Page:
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Attitudes shifting slowly in Australian football

It's almost been a year since Football Federation Australia technical director Han Berger unveiled Australia's National Football Curriculum; a blueprint of how its young players - and coaches - are to be developed in order to compete with the world's elite.

Soccernet spoke exclusively with Berger about the reception the National Football Curriculum has received, how he rates the future generation of Socceroos and what's needed for Australian football to step up to the next level.

Q: It's almost been a year since the National Football Curriculum was unveiled. How has it been received?
A:
In general, I think very positive. I have the feeling that everybody was more or less waiting for a clear direction from the FFA, so that's why I have the feeling that in general it was received very positively. We are still trying to reinforce the messages coming from it. We have actually planned for a second roadshow around Australia in May to go to all the federations and invite all the coaches and people involved to again explain and show all the initiatives coming from the curriculum.

Q: Are you satisfied with the progress made thus far?
A:
Taking the logistical difficulties in a big country like Australia into consideration, I can't be unhappy with the progress we are making. We are more or less on track. We have chosen a top-down approach for this huge project. That means first we launched the curriculum, now we are in the process of bringing it to life, but to bring a huge project like this to life in a huge country like Australia with a structure that is not uniform around the country, you can imagine that is a huge and challenging project. We are now in the process of appointing technical directors in every state and territory and they have to report directly to me and it is their task to bring the curriculum down to the levels of clubs, state teams and then down to grassroots and all the zones and associations. That's where we are at.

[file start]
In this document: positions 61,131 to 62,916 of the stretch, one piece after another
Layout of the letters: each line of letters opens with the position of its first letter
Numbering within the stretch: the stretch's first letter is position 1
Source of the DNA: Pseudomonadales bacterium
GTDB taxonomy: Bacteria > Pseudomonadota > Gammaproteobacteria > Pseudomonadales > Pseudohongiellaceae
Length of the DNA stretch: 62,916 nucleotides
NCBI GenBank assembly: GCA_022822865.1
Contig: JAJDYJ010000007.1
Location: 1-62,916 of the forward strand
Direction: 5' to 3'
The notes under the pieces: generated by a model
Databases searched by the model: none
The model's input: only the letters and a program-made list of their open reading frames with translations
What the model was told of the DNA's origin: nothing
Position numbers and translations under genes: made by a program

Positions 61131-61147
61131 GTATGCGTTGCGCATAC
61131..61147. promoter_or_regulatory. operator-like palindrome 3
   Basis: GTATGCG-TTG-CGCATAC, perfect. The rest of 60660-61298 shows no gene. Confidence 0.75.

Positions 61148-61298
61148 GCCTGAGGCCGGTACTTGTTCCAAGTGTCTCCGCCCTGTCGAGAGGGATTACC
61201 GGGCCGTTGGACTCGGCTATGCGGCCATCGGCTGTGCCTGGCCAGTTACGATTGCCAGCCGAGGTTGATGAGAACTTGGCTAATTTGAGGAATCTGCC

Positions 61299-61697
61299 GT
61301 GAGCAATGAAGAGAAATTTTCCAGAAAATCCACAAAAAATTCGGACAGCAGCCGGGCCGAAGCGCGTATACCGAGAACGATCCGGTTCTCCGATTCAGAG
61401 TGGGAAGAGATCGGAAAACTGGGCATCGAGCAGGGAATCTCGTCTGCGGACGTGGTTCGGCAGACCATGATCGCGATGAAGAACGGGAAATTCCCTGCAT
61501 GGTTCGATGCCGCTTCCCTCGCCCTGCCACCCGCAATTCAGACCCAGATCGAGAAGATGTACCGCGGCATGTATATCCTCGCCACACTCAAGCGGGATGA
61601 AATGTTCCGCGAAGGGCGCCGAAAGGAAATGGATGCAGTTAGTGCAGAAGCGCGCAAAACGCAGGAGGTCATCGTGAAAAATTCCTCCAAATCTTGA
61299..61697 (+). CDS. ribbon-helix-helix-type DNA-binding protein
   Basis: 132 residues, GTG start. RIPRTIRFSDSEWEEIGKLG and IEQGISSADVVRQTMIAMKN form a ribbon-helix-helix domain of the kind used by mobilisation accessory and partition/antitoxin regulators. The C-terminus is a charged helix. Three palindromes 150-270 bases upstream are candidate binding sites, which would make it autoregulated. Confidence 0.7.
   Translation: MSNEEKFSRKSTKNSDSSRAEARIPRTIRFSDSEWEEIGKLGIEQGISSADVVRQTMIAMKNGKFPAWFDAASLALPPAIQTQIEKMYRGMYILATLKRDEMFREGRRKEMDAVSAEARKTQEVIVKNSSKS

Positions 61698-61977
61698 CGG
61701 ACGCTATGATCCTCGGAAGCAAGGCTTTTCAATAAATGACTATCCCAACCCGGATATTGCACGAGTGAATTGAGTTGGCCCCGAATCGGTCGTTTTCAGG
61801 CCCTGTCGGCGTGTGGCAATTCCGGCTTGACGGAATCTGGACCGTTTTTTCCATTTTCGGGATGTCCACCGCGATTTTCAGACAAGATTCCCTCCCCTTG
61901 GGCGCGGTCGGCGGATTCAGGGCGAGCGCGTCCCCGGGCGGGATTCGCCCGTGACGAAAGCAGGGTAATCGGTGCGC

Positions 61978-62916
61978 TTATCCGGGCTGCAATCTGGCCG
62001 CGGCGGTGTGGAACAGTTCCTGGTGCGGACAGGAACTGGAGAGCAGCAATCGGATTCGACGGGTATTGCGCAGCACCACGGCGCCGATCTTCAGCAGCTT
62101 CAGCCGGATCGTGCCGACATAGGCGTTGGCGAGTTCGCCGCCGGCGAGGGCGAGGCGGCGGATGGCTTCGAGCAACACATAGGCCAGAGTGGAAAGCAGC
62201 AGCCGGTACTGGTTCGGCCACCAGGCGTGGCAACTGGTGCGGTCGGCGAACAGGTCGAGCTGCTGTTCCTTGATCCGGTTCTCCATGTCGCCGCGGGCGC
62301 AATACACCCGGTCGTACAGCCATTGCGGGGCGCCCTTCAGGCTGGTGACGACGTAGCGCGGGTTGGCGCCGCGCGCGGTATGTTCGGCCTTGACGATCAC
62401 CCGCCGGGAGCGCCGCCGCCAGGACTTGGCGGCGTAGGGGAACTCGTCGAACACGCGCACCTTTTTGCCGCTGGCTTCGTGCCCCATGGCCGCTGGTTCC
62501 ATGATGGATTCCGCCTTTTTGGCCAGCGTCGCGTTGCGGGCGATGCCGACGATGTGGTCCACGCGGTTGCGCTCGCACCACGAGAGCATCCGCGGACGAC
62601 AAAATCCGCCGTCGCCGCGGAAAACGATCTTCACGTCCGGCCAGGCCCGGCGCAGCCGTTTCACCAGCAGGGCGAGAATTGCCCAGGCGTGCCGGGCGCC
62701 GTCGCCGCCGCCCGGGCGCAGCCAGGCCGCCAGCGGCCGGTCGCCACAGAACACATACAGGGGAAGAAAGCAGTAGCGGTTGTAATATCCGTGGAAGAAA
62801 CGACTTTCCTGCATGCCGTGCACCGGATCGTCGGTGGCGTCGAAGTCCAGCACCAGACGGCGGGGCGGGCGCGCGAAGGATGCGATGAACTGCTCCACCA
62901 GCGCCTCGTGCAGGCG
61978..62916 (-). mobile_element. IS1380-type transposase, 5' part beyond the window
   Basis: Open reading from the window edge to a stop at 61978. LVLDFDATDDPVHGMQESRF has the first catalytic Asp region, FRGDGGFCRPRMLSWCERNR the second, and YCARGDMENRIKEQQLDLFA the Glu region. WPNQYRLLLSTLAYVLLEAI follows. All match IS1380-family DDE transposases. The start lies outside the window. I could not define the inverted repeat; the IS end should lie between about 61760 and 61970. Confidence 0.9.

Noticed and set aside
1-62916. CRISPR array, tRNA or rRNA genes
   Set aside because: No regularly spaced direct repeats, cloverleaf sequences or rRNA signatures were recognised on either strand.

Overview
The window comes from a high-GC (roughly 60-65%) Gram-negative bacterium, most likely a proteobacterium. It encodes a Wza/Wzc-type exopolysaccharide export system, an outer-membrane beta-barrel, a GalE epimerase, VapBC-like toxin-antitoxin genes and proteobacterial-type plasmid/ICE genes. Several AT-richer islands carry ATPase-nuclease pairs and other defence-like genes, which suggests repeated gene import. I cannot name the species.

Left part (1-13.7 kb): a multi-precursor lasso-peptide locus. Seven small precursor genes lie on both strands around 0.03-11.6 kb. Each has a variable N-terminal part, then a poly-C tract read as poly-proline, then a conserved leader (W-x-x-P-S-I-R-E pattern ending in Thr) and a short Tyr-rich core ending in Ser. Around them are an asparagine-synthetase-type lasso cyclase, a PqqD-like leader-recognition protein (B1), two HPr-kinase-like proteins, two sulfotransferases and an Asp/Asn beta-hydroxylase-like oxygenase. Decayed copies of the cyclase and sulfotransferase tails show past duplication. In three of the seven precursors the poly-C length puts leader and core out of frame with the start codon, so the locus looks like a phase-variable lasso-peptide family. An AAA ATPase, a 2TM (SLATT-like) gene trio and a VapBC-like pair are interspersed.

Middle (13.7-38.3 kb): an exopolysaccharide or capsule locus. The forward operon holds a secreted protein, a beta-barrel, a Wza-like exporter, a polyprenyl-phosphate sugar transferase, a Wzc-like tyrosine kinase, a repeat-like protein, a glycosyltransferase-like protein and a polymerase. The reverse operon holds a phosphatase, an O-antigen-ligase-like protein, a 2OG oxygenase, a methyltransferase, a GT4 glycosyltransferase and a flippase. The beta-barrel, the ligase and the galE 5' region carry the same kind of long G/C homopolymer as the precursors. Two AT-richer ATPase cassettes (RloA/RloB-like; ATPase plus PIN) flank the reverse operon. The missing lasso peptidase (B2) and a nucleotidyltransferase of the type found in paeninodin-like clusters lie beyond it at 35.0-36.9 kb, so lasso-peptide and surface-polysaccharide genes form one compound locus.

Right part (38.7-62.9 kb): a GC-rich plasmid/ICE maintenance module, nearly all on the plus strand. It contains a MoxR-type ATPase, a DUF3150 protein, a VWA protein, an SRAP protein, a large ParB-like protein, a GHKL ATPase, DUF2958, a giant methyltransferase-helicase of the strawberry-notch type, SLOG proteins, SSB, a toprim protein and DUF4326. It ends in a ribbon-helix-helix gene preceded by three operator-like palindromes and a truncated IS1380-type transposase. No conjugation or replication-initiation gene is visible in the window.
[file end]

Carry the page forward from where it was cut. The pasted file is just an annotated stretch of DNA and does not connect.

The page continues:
Q. Has getting the message across been more difficult than you anticipated?
A:
I come from a very small country, so logistically these processes are easier [in Holland]. In Australia, you have so many people coming from different backgrounds so that also influences their thinking about football, so this is like trying to make the whole of Europe play football from the same curriculum. I thought I could do a lot in four years and I still think I can do a lot in four years but this is a process that will not be ready in four years. Where I come from it took more than 100 years to get football on the level where it is now so you can't expect Australia to catch up to that in five or ten years, but at least I'm happy with the level of awareness that has been created.

If we can bring the curriculum and all the starting points to life within the next ten years then I think we would have done a very good job, but when we see the changes in the playing style and the type of players that we are developing in the next five to ten years that would already be a very big step forward. In the meantime, in football, today's results set the tone. This is a long-term process but we also have to look after tomorrow's short-term results because that's how it works in football.

For the short term, we have to create a situation where we are making progress and delivering results with our Joeys and the Young Socceroos. We have tried to have them play according to the starting points of the curriculum but that was very difficult, for example, at the Under-20 World Cup. The players tried to do that but they lacked the foundation and they were not brought up that way, so it was very difficult for them. Maybe we have to choose a more realistic approach with those national teams.